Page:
Pies and cakes and hot dogs... Allan Stone was very puzzled by them, and it took him a year or two to get to a point of saying, “I got the courage to show these damn things." And that’s quite a mark of his ability and loyalty, to take me on and see what he could do. We didn’t have very many hopes. He said to me, “I think you’re a good painter. I don’t know about these, but we’ll show them and we’ll show them.”  And that’s what we did.

Wayne Thiebaud

Wayne Thiebaud and Allan Stone

A Shared Dedication to Seeing

Allan Stone, of the highly regarded, eponymous gallery, was the first person to show Wayne Thiebaud's work in New York in 1962. The two would become life-long friends and business partners, with Allan Stone being the sole representative of Thiebaud's work in New York until Stone's death in 2006. The same year as Thiebaud's New York debut, curator Walter Hopps had put together the groundbreaking exhibition New Painting of Common Objects at the Pasadena Art Museum, which is considered the first survey of Pop Art and included works by Roy Lichtenstein, Andy Warhol, Ed Ruscha and Thiebaud. For a short time in the mid-1950s, Thiebaud lived in New York, but found the atmosphere alienating and did not connect with the brooding anxiety that drove the Abstract Expressionist movement. He returned to California to teach and began painting his colorful, deadpan still lifes of pastries, candy, shoes and everyday objects he would become best known for.

Allan Stone installing Thiebaud's work in 1962.
Image courtesy of the Allan Stone Collection
Thiebaud at Allan Stone Gallery, 1962. 
Image courtesy of the Allan Stone Collection

While Thiebaud is often associated with Pop Art, his approach has a distinctly West Coast spirit, at times nostalgic and optimistic, and a concern with the formal properties of light and color that align him with Modernist painters such as Pierre Bonnard, Maurice de Vlaminck and Giorgio Morandi. This is especially prevalent in his landscape paintings, which he began creating in the 1950s and revisited again, in various ways, throughout his career; these blithe and vibrant depictions of his native California serve as an important compendium to his iconic still lifes. Just as with painting a bakery case or a shoe display, Thiebaud was "not just interested in the pictorial aspects...but in some way to manage it, manipulate it, or see what [he] can turn it into." Allan Stone was an important figure throughout Thiebaud's career, passionately representing his work in its diversity, richness and persistence.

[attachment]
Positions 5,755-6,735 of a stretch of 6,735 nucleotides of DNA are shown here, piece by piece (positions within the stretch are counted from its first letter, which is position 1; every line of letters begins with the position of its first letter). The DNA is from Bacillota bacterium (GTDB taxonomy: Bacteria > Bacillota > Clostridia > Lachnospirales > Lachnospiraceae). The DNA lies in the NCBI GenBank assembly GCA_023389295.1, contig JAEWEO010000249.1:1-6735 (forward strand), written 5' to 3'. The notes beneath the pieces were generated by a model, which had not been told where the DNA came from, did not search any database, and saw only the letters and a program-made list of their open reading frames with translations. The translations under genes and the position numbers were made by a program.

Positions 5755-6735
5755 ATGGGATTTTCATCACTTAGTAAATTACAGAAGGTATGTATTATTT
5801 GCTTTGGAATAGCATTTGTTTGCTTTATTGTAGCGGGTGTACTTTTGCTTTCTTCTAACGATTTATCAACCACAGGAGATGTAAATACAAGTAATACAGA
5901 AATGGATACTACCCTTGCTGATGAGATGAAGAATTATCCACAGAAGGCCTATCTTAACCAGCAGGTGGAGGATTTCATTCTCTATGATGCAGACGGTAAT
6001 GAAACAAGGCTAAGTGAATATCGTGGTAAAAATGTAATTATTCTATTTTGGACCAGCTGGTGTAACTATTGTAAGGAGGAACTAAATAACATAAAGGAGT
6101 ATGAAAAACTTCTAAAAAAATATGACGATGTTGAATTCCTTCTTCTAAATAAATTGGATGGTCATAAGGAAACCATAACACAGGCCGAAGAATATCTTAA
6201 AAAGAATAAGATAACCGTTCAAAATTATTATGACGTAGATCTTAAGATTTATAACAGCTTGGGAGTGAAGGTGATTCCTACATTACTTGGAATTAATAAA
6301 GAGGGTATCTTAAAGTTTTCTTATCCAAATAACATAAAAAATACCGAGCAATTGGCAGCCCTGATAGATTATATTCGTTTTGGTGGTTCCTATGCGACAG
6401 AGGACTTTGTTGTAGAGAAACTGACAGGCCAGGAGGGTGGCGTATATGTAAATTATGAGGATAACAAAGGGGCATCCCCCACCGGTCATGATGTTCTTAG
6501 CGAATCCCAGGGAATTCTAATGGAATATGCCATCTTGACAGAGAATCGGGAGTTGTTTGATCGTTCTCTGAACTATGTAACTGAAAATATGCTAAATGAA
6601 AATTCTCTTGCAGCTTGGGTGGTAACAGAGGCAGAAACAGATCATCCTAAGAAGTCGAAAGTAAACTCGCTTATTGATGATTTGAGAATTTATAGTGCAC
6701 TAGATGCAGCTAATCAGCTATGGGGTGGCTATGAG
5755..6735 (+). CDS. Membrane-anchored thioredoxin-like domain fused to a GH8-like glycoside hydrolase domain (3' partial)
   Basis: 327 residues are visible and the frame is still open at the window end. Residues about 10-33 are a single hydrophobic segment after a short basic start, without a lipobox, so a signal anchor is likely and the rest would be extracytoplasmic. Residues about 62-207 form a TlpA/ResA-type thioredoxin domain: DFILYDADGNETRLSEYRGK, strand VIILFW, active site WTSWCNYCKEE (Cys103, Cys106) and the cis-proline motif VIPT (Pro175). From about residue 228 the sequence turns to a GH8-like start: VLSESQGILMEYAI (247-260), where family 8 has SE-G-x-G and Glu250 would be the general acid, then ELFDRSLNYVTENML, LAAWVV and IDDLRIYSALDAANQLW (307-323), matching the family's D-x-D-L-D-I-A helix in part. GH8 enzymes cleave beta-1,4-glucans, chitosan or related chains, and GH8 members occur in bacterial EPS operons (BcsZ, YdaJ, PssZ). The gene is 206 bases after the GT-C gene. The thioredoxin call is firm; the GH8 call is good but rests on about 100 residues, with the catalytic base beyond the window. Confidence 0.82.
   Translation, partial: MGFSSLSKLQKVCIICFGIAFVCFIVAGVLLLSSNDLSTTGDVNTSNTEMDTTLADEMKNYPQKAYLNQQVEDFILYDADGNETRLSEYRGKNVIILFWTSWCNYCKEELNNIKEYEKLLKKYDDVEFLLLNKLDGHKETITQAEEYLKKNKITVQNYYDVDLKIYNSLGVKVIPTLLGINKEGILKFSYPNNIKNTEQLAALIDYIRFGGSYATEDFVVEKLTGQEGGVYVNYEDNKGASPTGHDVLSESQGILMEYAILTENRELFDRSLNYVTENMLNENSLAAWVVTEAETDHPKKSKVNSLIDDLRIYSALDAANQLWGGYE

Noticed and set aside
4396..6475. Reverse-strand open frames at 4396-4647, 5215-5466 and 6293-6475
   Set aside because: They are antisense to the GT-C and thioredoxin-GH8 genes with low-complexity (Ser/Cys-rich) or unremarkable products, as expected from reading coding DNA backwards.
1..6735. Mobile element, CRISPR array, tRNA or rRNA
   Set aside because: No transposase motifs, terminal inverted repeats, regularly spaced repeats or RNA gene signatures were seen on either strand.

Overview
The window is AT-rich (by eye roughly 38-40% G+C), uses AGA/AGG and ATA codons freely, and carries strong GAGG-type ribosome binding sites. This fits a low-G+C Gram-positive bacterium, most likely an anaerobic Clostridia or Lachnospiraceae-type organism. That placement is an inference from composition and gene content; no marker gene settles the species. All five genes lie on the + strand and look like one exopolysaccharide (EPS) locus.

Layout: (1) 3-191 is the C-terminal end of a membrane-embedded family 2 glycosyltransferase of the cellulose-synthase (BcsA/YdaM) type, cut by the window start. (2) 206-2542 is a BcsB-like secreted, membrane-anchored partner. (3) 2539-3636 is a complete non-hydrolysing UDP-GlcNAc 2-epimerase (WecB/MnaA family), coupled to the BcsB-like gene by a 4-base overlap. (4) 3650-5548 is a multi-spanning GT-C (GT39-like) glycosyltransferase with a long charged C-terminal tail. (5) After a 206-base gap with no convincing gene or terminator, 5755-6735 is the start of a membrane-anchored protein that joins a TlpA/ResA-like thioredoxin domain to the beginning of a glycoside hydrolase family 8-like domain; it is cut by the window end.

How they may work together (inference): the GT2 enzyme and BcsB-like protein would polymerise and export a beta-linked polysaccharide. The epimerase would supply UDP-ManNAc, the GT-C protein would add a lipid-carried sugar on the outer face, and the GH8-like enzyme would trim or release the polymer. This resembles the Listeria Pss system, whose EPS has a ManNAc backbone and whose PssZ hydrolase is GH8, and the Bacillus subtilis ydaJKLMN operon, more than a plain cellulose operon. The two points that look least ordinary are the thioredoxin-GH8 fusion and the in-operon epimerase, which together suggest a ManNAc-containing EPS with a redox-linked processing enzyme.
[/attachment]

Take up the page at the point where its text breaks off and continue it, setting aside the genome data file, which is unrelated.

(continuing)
I have had the pleasure of friendship with a complex and talented man, a terrific teacher and cook, the best raconteur in the west with a spin serve, and a great painter whose magical touch is exceeded only by his genuine modesty and humility. Thiebaud's dedication to painting and his pursuit of excellence inspire all who are lucky enough to come in contact with him. He is a very special man.

Allan Stone

Wayne Thiebaud

Wayne Theibaud is an American painter and printmaker, often associated with Pop Art of the 1960s, but his life-long attention to form and light places him more in line with Modern painters such as Pierre Bonnard, Claude Monet and Giorgio Morandi, albeit with a concern for the contemporary, everyday American landscape. Thiebaud is famous for his nostalgic and deadpan depictions of pastries, sandwiches, shoes and candy, but he also painted northern California landscapes, the San Francisco cityscape and portraits with a similar concern for the play of light, interrelation of forms and rich, vibrant colors.

Thiebaud was born in Mesa, Arizona in 1920 and grew up in Long Beach, California. From an early age he was influenced by cartoon animation, citing Krazy Kat as an inspiration, and he studied commercial art in high school. He spent a summer as an apprentice at Walt Disney Studios and went on to work as a sign painter, cartoonist and illustrator from 1939 to 1949. Thiebaud began his formal arts education in 1949 and graduated with a master’s degree in art history from Sacramento State College in 1953. After school, he moved to New York for a short time but did not feel connected to the anxiety and intellectualism that Abstract Expressionism was rooted in, though he did find kinship with the gestural, impasto work of Willem de Kooning and Franz Kline. He returned to California and began teaching painting at University of California, Davis in 1960, where he most enjoyed teaching novices, “raw beginners,” and stressing the importance of hard work, repetition, close-seeing and practicing the formal aspects of painting and drawing.

In 1962, Thiebaud’s work was included in the groundbreaking exhibition New Painting of Common Objects at the Pasadena Art Museum, curated by Walter Hopps and considered to be the first exhibition of Pop Art. He had his first show in New York that same year, at Allan Stone Gallery, and a life-long professional relationship flourished between Thiebaud and Stone. Throughout the 1960s and 1970s, Thiebaud continued teaching and painting his now-iconic vibrant depictions of everyday objects such as pastries, sandwiches, shoes and candy and began to focus more on landscapes and portraits beginning in the late 1960s. Thiebaud was given a major retrospective in 1985 at the San Francisco Museum of Modern Art and received the National Medal of Arts in 1994. His work serves as an important bridge between two eras of American modernist painting, a link between Edward Hopper and Andy Warhol, who were both intent in their examination of the mundane scenes of American life. Thiebaud is similarly concerned with the American cultural landscape, elevating it with his sumptuous, light, vibrant style. He continues to live and work in Sacramento, California.

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